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South Korean exchanges have eschewed privacy-related cryptocurrencies after regulators introduced strict and explicitly banned dark coins in 2020.

How exchanges stay compliant

Meanwhile, all hopes for Litecoin in South Korea may not have been lost. On June 3, blockchain analytics and crypto compliance firm Elliptic announced that it claimed to be addressing the oddities brought on by the MWEB upgrade.

The company insists that it does not intend to track down anyone behind any hidden LTC transactions. However, it believes it can help regulated businesses continue to support Litecoin trading while complying with existing anti-money laundering regulations.

According to Elliptic, its solution will help merchants determine when a Litecoin transaction or wallet holds funds traded through MWEB. Armed with this information, a business may decide not to proceed with these activities that would be analyzed as “high risk”.

Essentially, this means that businesses including South Korean cryptocurrency exchanges can continue to support Litecoin as long as they are aware of users activating privacy features at every point in time.

Tom Robinson, chief scientist and co-founder of Elliptic, said:

“By providing visibility into Mimblewimble activity, Elliptic’s transaction and wallet screening solutions provide businesses with the risk insight they need to continue supporting Litecoin while meeting their legal obligations.”

In fact, Robinson spoke specifically about the exchange and the possibility of having to delist Litecoin. He claims that exchanges don’t have to because they can do business well without ignoring any of the anti-money laundering regulations that underpin Litecoin. Furthermore, he added that at some point, one has to realize that almost all cryptocurrencies have some way of hiding their transaction flow, including federation on Bitcoin or Tornado Cash (TORN) on Ethereum.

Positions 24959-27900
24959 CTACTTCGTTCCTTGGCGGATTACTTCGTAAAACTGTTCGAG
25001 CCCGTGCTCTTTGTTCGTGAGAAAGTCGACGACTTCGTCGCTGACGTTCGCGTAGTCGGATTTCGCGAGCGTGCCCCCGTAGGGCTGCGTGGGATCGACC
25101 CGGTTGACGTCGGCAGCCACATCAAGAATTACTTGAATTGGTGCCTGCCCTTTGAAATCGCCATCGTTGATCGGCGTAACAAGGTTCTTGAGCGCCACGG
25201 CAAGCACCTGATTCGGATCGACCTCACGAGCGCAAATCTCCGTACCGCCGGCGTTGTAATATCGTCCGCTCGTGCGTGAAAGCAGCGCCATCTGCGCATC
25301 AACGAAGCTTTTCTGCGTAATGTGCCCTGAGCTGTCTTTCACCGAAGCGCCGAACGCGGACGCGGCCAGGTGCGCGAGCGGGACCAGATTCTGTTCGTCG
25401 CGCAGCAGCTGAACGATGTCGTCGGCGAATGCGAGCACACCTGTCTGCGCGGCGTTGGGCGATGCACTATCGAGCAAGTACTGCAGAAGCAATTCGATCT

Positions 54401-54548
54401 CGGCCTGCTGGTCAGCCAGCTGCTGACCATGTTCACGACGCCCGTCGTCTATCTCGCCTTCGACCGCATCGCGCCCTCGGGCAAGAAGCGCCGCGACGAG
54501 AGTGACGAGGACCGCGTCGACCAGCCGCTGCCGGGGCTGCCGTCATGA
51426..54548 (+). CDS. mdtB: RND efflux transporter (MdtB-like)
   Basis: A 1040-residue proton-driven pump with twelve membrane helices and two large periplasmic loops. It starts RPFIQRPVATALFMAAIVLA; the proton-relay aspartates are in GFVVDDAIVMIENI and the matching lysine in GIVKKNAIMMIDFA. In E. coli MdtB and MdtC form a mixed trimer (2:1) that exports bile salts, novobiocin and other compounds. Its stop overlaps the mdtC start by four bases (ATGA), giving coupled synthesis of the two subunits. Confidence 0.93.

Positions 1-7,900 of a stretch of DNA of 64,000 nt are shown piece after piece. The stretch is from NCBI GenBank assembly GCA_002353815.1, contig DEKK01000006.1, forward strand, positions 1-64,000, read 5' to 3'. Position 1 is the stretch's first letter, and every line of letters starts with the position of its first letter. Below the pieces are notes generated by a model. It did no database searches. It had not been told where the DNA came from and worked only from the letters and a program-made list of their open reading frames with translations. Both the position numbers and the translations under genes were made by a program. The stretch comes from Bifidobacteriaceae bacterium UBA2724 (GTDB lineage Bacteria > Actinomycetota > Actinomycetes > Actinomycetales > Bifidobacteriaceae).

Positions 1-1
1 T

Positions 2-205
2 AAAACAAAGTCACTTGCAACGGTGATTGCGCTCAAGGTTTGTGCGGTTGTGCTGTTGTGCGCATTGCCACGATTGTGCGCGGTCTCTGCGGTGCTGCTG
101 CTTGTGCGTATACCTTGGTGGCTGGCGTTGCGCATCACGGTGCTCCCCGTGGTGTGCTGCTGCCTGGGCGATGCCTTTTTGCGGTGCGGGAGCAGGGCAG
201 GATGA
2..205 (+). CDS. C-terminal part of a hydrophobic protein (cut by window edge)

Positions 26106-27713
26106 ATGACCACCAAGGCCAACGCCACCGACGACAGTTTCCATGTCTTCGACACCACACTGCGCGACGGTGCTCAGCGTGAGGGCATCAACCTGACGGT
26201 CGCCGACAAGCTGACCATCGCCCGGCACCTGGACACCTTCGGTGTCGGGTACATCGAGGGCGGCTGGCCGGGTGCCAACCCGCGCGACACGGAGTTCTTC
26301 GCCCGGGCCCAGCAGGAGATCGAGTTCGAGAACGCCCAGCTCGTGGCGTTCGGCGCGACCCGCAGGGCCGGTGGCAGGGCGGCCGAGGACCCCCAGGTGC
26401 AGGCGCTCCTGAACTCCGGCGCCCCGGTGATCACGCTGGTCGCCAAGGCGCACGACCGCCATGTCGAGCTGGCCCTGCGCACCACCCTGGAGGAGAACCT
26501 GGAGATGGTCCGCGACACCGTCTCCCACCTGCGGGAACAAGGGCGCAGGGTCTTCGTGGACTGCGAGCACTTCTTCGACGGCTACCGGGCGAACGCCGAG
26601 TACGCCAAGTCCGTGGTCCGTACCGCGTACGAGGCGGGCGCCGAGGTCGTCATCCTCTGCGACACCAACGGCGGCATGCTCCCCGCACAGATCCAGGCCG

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Interestingly, this isn’t the first time Elliptic has provided solutions for privacy-preserving technologies like MWEB. In 2020, the crypto-compliant firm also added support for Zcash (ZEC) and Horizen (ZEN) privacy coins.

Growing adoption of Mimblewimble

There is no doubt that the launch of Mimblewimble is a remarkable achievement in the blockchain industry. Especially its pass-through capabilities and other benefits that come with the upgrade.

In light of this, some other blockchain projects such as Beam and Grin may already be exploring the potential to implement the MimbleWimble design, albeit technically in different ways. While Beam uses the Mimblewimble protocol to reduce blockchain bloat and improve scalability, Grin uses it to delete past transaction data that could affect its platform if it remained on-chain.

For now, however, there is still uncertainty as to whether Mimblewimble is likely to gain significant adoption, especially given that it tends to pose regulatory compliance issues. Still, the idea is young and undoubtedly promising.